Farmer organisations have fundamental issues with the draft National Policy Statement for Indigenous Biodiversity (NPSIB), mainly the sweeping nature of the Significant Natural Areas (SNA) designation.
The draft was released by the Ministry for the Environment and the Department of Conservation in June. Submissions closed on July 21 and have been released.
In their submissions, Federated Farmers and Beef+Lamb New Zealand said that all areas of indigenous biodiversity on farms could potentially be classified SNA and that would cause uncertainty, erode farmer confidence and likely affect their wellbeing.
“The SNA criteria are flawed and would capture most if not all indigenous biodiversity, which is contrary to the stated intent,” Federated Farmers said.
Practical concerns include access to experts, delays and costs. Therefore the draft NPSIB legislation fails on the grounds of workability, it said.
The proposed package of financial incentives and support is wholly inadequate, it said, and misses a real opportunity to incentivise the protection of existing biodiversity.
“Success in biodiversity will largely come because of support, partnerships, collaboration and improved information and monitoring.
“An overly restrictive, or pecuniary, regulatory framework risks disincentivising restoration or enhancement, and deterring of the voluntary involvement of farmers in working with councils or providing information.”
B+LNZ chief executive Sam McIvor said farmers have put in huge effort to protect and enhance native diversity and the proposed legislation risks slowing that momentum and disengaging farmers from the Government’s goals.
The area of biodiversity on sheep and beef farms is second only to the conservation estate, and therefore the NPSIB has huge implications for farmers.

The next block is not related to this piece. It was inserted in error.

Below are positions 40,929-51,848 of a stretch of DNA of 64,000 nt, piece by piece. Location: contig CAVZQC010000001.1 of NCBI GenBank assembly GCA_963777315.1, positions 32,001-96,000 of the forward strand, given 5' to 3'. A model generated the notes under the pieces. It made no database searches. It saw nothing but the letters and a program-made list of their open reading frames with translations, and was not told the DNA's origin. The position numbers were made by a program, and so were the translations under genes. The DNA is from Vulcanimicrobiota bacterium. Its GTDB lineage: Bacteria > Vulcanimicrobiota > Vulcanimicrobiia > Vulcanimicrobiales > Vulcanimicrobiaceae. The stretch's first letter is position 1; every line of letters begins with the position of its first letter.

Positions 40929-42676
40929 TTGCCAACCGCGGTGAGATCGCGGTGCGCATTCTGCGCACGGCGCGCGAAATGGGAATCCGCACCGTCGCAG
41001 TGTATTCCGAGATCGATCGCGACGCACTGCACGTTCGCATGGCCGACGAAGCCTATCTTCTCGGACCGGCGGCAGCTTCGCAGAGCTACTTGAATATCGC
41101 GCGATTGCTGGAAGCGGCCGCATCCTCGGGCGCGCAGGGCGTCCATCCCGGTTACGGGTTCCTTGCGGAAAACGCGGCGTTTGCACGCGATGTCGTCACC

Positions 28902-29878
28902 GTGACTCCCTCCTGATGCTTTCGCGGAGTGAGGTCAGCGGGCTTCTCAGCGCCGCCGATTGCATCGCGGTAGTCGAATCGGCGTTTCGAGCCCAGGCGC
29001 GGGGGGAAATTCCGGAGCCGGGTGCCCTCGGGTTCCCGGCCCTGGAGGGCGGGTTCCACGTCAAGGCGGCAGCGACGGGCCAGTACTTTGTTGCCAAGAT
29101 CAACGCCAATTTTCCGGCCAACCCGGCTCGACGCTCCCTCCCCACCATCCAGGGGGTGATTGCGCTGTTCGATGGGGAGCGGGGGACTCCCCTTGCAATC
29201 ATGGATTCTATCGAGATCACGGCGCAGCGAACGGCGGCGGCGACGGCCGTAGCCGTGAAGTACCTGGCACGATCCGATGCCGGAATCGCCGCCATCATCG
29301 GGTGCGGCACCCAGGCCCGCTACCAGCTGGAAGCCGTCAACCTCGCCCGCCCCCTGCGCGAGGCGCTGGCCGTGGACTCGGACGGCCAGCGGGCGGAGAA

“We have significant concerns about the policy around existing use, which is currently unclear in the legislation,” B+LNZ said.
“The NPSIB must clearly articulate the ability for existing pastoral use to continue and provide for flexibility within farming systems in relation to existing use.
“Farmers are justifiably concerned about the very real prospect that they will inadvertently be penalised for their hard work planting and protecting areas of native biodiversity when they’re no longer able to make decisions about the ongoing use of those areas.”
McIvor said it was critical that landowners are involved from the start in the SNA identification process, and that SNAs are ground-truthed before being included in planning maps.
B+LNZ and its co-submitter, Deer Industry New Zealand, called for only the most or truly significant areas to be designated SNAs.
The NPSIB proposal doesn’t sit well with other policies affecting land use and farming such as climate and freshwater policy, it said, and doesn’t promote the integrated management of biodiversity within farming systems.
“Environmental policies need to be considered as an interconnected whole,” Deer Industry and B+LNZ submitted.
Action taken in one area can have an impact elsewhere in complex farming systems and farmers could get tied up in trying to meet a raft of separate requirements.
One the other hand, the Environmental Defence Society said it believes the definition of SNAs is too narrow and it wants a high and medium classification introduced.
EDS pointed out that the draft NPSIB arose out of a working group with Federated Farmers, Forest Owners, Forest & Bird and the Iwi Chairs’ Forum and the pathway to legislation started years back under a National Government.
Submissions and feedback will now be analysed by officials and a report made to Associate Minister for the Environment (Biodiversity) James Shaw before the finalised policy goes to Cabinet.